While it doesn't appear to me that Samuel was living there, the house wasn't derelict--it still held three beds (although no bed linen), some walnut furniture, a clock worth $24 dollars and two iron stoves, a ten plate with pipe ($20)***** and an six plate one ($10). At the end of the inventory list my fourth great grandfather Emanuel Bixler and his brother Benjamin signed the record as the nearest relatives and Peter Bixler, as "Acting Executor" swore on his oath that the foregoing was a "True and Perfect Inventory of all & Singular the Goods and Chattles of the said Deceased that have come into his hands and possession at the time of the making thereof."

All of the detail above comes from FamilySearch's Maryland Register of Wills Records, 1629-1999, Frederick County, Inventories 1803-1805 vol 4.

["Maryland Register of Wills Records, 1629-1999," database with images, FamilySearch (,146999701 : accessed 12 August 2015), Frederick > Inventories 1803-1805 vol 4 > image 70-71 of 299; Hall of Records, Annapolis.]

Samuel Bixler, who appeared in the 1790 U.S. Census, was not named anywhere in the 1800 Census which only listed the head of each household. But their 29-year old son Peter's household included a free white man and woman aged 45 or older which would describe Samuel and Elizabeth. I think it's possible (though not provable) that Samuel's health, already poor in 1797, worsened to the point where he and Elizabeth moved in with their son sometime before 1800.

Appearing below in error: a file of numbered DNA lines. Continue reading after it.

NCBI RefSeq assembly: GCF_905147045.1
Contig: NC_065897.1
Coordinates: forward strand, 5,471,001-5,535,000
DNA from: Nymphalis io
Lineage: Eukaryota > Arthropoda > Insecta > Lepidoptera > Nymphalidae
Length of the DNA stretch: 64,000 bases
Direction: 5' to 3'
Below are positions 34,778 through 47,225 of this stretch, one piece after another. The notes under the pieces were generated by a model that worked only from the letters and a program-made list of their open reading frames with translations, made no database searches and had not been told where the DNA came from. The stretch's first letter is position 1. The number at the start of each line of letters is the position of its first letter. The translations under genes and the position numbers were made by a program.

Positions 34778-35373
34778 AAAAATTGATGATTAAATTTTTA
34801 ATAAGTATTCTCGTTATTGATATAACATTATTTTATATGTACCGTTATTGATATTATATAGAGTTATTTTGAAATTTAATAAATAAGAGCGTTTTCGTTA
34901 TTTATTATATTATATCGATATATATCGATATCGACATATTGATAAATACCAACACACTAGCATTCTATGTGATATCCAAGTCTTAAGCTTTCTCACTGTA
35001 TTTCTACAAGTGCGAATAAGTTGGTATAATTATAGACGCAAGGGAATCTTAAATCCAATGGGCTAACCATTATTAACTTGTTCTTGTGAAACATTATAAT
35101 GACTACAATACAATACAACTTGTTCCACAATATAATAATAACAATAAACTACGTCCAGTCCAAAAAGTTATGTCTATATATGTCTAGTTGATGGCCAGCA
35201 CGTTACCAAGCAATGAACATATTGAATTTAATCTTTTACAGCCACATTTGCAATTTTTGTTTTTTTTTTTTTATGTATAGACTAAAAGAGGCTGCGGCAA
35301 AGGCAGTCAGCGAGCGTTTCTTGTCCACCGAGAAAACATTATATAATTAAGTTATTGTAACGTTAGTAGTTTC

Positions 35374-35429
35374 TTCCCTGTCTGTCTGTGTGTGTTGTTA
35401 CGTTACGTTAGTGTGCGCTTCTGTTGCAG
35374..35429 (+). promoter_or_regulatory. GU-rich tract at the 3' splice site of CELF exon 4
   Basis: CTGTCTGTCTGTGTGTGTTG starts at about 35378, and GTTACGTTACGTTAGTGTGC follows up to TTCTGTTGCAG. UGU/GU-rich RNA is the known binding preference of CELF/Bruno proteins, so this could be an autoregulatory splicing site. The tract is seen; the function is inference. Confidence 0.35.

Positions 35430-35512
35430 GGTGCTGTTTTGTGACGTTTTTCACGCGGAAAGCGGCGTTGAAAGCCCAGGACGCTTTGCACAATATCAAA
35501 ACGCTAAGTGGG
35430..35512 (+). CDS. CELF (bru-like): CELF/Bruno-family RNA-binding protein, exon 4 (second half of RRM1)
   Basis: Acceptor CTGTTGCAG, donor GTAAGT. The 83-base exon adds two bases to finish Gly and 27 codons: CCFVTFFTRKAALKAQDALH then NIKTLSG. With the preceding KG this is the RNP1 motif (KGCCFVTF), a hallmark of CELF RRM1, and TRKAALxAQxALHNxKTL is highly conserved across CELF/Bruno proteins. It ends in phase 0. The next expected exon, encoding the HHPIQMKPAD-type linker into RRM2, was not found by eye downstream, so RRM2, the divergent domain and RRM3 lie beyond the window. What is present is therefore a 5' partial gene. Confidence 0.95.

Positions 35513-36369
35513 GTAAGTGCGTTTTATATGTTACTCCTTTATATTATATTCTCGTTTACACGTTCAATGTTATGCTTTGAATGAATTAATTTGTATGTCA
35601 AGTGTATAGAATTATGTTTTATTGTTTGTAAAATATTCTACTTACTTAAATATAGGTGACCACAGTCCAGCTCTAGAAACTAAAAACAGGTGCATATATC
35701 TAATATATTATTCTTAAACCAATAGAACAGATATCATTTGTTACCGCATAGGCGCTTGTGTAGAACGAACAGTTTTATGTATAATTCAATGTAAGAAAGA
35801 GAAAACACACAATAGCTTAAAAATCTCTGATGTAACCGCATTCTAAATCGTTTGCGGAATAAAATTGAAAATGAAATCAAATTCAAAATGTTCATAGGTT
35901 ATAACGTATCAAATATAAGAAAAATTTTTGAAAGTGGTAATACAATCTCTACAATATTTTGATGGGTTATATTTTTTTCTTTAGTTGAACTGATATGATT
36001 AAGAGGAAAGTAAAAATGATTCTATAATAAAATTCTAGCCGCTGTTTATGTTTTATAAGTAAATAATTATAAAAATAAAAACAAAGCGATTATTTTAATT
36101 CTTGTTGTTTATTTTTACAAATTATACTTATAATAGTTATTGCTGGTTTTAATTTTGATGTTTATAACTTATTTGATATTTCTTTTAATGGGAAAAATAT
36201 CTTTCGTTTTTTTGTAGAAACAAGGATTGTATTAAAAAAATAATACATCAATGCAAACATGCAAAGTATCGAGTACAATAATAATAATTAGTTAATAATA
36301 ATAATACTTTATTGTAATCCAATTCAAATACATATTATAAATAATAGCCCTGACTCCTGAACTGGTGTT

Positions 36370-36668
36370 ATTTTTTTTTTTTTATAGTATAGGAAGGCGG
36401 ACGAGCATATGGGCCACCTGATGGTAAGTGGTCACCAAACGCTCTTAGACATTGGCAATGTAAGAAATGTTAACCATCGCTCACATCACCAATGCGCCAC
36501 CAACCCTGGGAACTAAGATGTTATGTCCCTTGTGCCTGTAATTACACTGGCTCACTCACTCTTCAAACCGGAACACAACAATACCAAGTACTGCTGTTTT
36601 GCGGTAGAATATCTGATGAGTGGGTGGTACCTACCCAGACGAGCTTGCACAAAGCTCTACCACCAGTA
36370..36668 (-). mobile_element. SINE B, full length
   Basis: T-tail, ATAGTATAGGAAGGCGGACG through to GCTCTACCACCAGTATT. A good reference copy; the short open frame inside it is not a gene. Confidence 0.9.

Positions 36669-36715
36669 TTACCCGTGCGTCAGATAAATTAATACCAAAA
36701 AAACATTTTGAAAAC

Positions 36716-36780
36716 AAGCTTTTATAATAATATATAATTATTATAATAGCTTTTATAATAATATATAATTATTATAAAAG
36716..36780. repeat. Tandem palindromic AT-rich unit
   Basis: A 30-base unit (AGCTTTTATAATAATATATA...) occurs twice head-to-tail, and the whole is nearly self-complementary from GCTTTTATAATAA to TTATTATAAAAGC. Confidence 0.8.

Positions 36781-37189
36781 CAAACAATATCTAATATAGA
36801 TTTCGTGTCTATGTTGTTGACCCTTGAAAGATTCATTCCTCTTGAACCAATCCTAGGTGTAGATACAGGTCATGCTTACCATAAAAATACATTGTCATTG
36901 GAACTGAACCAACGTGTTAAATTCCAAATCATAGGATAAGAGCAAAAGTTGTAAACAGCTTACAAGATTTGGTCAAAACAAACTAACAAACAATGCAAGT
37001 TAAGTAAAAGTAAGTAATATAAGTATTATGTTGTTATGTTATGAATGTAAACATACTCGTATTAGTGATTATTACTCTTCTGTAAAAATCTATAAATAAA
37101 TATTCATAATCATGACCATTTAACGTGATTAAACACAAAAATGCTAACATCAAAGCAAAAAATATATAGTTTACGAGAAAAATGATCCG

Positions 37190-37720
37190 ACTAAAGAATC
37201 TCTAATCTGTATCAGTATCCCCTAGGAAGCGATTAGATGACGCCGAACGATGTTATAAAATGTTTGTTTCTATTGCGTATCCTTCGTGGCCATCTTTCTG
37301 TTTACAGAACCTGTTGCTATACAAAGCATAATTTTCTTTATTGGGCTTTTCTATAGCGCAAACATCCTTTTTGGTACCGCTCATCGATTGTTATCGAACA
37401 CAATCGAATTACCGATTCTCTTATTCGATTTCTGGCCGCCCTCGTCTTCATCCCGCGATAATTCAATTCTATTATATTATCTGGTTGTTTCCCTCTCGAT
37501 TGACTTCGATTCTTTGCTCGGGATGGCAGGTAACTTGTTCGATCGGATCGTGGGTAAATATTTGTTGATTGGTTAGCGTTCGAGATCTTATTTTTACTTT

[Year: 1800; Census Place: Westminster, Frederick, Maryland; Series: M32; Roll: 10; Page: 198; Image: 205; Family History Library Film: 193663. 1800 United States Federal Census [database on-line]. Provo, UT, USA: Operations Inc, 2010. Images reproduced by FamilySearch. Original data: Second Census of the United States, 1800. NARA microfilm publication M32 (52 rolls). Records of the Bureau of the Census, Record Group 29. National Archives, Washington, D.C. Second Census of the United States, 1800]

*He is my maternal fifth great grandfather. His granddaughter Leah Bixler married Frederick Grove (or Groves) and their daughter Delilah's marriage to Dick Worden brings them into my line through my grandmother Anna Delilah Webb.
**Some clarification is needed here, although I think you can guess what "Puter and Kitching Whear" are, unless you happen to be familiar with linen production you wouldn't know what hackled flax is but if you watch this video you'll know all about it. Flax tow is the name given to the shorter fibers left over after hackling; you can see a picture of it here (and buy a pound or two if you want). The "old Gartain" is, I think, a lapse into German (garten) and the "Ober orchard" probably is too. If you want to understand what a spring house, here is a video tour of a stone one in Forks Township in Northampton County, Pennsylvania. (We don't know any details about the Bixler's spring house but the principle would be the same.)
***His oldest son Samuel died the previous year.
****You can see 58-year old Elizabeth's signature on this document in my previous post about her here.
*****Read all about this kind of stove here